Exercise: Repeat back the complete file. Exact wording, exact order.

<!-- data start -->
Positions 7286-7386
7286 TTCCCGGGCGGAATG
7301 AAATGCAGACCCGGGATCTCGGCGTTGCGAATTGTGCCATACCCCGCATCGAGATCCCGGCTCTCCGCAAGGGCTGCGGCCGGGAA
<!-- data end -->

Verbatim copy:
Positions 7286-7386
7286 TTCCCGGGCGGAATG
7301 AAATGCAGACCCGGGATCTCGGCGTTGCGAATTGTGCCATACCCCGCATCGAGATCCCGGCTCTCCGCAAGGGCTGCGGCCGGGAA